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Employment

How is employment related to schizophrenia?

Employment rates are typically low and can be used as a measure of social disability in schizophrenia. Employment function is commonly assessed using outcomes such as rates of employment, success in getting and keeping employment, as well as patient characteristics and the treatments they receive. Low rates of employment among people with schizophrenia places extended burden on social support and disability services, and significantly affects quality of life for patients. Employment rates may be improved by greater focus on patient education and opportunities for supported employment.

What is the evidence regarding employment?

Reviews with moderate or moderate to high quality evidence show people with schizophrenia are less likely to attain employment and retain it after 3 months than people with other mental disorders. Rates of employment vary considerably, ranging from 4% to 60% in Europe, and from 13% to 80% in the developing world. Rates of employment after a first episode of psychosis range from 13% to 65%. Being employed is consistently related to reductions in outpatient psychiatric treatment and in improved self-esteem, and inconsistently associated with fewer psychiatric hospitalisations, less medication, better life satisfaction, and improved wellbeing.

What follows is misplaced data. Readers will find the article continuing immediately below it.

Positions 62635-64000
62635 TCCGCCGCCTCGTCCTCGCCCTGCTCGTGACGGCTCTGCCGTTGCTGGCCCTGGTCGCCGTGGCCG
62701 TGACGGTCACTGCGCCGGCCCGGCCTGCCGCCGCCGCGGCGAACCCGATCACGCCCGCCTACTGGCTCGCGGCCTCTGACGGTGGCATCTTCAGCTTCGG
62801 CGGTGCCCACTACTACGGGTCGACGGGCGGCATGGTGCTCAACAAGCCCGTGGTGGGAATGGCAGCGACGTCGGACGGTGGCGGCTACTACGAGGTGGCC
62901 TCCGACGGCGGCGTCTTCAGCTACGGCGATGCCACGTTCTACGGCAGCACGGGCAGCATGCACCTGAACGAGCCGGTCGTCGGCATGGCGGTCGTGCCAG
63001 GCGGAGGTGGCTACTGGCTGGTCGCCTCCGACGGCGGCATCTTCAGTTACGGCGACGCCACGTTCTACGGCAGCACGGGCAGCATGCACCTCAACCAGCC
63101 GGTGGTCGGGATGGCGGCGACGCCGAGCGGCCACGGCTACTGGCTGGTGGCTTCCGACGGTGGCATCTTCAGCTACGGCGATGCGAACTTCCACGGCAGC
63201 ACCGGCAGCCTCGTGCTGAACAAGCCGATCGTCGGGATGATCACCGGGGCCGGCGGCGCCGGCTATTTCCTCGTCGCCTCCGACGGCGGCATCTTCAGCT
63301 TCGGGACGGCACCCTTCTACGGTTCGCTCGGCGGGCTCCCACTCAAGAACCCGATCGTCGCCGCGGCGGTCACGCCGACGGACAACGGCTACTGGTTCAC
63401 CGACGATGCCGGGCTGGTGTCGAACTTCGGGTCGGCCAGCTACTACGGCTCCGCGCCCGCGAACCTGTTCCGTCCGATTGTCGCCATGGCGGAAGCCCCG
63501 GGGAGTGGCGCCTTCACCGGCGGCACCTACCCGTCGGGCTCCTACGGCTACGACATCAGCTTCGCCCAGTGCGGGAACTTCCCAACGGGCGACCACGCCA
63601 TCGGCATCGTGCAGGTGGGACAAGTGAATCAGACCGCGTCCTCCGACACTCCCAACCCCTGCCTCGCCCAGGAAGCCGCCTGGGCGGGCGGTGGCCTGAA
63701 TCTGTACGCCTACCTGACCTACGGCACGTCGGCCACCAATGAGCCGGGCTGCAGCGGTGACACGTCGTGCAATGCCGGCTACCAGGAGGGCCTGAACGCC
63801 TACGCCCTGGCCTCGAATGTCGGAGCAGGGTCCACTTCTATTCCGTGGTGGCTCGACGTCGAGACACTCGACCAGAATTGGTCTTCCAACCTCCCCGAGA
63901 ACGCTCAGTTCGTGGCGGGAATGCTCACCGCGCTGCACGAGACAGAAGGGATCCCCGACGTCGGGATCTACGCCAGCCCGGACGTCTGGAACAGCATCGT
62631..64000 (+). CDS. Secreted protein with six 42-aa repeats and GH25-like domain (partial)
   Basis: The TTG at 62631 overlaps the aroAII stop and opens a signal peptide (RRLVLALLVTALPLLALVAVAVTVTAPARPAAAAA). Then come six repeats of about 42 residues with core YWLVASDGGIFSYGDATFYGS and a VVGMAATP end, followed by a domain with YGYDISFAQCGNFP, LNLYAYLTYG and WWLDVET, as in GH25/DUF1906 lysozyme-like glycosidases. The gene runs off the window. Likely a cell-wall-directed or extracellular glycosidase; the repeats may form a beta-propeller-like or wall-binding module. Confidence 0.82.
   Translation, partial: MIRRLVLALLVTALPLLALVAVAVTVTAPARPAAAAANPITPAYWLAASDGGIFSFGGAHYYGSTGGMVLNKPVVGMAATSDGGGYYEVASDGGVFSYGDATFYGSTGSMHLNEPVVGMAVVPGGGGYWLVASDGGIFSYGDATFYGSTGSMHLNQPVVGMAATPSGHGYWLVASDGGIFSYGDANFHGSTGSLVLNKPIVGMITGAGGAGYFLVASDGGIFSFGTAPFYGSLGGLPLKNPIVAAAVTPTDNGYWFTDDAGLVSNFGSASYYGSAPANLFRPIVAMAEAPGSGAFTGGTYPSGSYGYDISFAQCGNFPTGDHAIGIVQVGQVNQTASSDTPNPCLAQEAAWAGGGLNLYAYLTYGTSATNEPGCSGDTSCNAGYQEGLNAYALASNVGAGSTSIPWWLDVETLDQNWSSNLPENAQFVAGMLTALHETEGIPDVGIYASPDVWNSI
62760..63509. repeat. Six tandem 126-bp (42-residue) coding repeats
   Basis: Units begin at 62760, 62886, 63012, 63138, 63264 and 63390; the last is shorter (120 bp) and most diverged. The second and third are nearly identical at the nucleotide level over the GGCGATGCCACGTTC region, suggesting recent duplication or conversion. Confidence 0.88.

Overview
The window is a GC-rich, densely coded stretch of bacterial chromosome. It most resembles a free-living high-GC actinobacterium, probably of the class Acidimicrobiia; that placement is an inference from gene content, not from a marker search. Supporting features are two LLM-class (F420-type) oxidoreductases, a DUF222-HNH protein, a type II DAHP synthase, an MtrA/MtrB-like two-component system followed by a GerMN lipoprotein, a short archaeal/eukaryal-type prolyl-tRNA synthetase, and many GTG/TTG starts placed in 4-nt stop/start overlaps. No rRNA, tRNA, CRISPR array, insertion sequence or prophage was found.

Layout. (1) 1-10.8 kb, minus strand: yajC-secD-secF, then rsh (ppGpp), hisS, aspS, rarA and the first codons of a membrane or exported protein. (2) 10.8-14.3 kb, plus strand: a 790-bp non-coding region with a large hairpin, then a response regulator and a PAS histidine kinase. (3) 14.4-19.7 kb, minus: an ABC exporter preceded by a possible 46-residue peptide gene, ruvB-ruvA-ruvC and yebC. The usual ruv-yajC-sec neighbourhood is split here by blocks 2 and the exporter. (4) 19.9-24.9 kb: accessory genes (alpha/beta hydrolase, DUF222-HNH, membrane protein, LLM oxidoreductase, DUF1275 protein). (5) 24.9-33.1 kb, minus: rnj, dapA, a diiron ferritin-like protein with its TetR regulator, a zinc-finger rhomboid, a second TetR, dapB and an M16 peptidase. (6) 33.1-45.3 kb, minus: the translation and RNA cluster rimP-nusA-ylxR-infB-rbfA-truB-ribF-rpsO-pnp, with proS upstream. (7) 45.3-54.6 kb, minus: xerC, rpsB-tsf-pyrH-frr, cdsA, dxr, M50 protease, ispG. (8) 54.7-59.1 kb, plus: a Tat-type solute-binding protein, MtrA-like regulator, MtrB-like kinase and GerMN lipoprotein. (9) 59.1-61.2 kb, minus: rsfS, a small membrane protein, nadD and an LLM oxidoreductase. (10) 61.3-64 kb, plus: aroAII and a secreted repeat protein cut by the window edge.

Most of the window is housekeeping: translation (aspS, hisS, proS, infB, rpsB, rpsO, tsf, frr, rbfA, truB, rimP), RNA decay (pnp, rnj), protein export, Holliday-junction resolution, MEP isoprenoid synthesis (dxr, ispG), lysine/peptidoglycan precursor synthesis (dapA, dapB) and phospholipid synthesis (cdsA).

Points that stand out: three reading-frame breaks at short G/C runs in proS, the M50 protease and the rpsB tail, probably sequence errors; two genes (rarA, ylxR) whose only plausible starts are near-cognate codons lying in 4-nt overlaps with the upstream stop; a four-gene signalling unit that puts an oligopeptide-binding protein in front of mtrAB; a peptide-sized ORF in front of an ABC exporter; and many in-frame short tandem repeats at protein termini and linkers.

Reviews with moderate or moderate to low quality evidence suggest receiving public support or disability income, having negative symptoms such as social withdrawal, or being young, are related to lower rates of competitive employment. Other barriers to employment include illness stigmatisation, economic disincentives, low self-esteem, and poor cognitive functioning. Factors related to higher rates of employment include being married or being in a defacto relationship, receiving medical treatment, or having a work history.

Reviews with moderate or moderate to low quality evidence suggests overall vocational interventions are beneficial for improving employment rates and work function in people with schizophrenia.

Also see the vocational rehabilitation treatment topic.

April 2016

 

Page last updated: 23:04  6 September 2017

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